Maybe I’m missing the nuance, but that’s how this, and a whole lot of things I read in the so-called skeptics world come across to me.

        1. There is no nuance to miss. It is just the same juvenile, clique-oriented mentality you had hoped never to see again after high-school.

        2. That was roughly my reading of the articles too.

          Watson claimed that her earlier article was not much more than a neutral reporting of the facts, but it reads more like ‘I believe the accusations, without evidence, because I think the guy is a jerk’.

          Watson then goes on to say that she’s glad his name is out there, because he’ll suffer professionally and socially, and his name will be tarnished.

          She also says that this should happen to more accused people.

          Is this what their idea of social justice looks like? An accusation is all the proof that’s needed? Guilty until proven innocent? Reputation dragged through the dirt before any formal evidence or conviction is obtained?

          Harassment, assault, or indeed any other crime is abhorrent – but you can’t just toss aside important concepts like ‘innocent until proven guilty’ and vandalise someone’s life and reputation just because you consider yourself part of some ‘social justice’ movement.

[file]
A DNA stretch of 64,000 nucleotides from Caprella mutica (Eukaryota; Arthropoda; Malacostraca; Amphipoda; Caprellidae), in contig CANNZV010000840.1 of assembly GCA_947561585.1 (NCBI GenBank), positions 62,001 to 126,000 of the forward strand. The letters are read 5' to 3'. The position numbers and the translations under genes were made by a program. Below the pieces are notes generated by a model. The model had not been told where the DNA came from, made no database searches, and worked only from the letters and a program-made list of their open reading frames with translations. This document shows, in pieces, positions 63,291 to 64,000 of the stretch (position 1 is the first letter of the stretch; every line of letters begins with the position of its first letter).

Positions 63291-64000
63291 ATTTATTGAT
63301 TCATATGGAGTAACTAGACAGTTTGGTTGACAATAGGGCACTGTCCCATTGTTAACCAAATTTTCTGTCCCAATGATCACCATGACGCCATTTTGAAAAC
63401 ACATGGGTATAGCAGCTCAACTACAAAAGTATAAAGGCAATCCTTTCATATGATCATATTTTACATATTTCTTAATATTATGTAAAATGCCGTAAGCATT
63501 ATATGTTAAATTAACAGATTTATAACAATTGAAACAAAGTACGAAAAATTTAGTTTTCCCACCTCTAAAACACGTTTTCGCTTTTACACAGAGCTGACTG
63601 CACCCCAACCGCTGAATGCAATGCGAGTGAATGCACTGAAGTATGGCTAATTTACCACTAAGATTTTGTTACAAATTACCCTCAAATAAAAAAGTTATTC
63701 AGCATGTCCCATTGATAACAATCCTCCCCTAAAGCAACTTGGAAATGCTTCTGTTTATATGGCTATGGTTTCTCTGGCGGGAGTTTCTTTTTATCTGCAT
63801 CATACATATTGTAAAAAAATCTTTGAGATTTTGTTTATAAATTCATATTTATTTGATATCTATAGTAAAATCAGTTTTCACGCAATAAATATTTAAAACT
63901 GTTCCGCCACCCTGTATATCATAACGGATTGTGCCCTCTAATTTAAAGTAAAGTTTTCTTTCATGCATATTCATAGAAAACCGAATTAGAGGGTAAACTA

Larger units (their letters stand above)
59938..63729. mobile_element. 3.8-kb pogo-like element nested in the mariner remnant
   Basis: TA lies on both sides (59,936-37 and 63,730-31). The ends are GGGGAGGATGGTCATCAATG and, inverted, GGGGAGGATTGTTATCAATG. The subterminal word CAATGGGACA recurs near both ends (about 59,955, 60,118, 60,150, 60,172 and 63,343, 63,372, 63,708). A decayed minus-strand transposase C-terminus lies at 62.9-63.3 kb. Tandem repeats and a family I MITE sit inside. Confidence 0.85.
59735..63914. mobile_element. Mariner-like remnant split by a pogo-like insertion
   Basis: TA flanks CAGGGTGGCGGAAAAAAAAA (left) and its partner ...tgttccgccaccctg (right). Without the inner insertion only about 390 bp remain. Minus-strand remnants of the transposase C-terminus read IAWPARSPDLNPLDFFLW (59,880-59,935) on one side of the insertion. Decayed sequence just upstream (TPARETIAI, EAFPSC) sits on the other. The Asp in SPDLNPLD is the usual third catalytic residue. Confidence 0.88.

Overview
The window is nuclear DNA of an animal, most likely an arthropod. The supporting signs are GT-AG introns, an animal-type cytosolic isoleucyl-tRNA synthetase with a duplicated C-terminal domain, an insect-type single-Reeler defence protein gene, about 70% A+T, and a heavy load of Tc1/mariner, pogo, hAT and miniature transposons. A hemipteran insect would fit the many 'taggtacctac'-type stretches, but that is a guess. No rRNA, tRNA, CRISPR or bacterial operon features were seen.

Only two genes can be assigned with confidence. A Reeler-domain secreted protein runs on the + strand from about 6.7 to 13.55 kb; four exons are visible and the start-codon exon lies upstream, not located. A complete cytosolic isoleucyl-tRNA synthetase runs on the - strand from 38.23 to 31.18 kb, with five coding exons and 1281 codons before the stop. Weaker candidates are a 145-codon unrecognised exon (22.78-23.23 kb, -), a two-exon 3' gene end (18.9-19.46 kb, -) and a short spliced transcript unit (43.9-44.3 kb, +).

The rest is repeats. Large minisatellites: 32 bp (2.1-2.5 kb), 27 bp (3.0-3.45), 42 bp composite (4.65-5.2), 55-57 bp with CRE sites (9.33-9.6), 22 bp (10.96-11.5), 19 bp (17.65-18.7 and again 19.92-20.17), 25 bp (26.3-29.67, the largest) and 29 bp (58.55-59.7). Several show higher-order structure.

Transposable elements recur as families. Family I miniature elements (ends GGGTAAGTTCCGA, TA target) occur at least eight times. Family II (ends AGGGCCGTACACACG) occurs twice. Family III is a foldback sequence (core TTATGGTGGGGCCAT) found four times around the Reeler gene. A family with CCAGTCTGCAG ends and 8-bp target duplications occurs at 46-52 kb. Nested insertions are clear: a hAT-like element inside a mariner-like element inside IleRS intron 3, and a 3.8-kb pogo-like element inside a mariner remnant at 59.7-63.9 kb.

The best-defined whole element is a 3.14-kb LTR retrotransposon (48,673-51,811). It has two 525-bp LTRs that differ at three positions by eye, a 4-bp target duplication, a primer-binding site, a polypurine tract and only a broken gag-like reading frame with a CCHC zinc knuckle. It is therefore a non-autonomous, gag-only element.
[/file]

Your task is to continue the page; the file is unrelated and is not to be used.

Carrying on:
Claims of sexual harassment or assault should be taken very seriously be whatever authorities are involved, and the victim supported. But evidence, logic, due process, and equal justice under law must be applied, as they are in every other case.

          1. “An accusation is all the proof that’s needed? Guilty until proven innocent?”

            Indeeed no. It’s guilty even if proved innocent. Some “skeptics” will believe anything at all based on their own prejudices and, like the religious whom they so despise, will not change their minds no matter what evidence is presented.

          2. but you can’t just toss aside important concepts like ‘innocent until proven guilty’

            Or important concepts like, ‘People in romantic relationships behave like crazy people. People in disintegrating romantic relationships doubly so.’

            There is no gender bias that I have observed to the crazy that often ensues. I wouldn’t believe either of them as far as I can spit. Staking one’s reputation as a critical thinker on the statements of ex-lovers about one another is… interesting to say the least.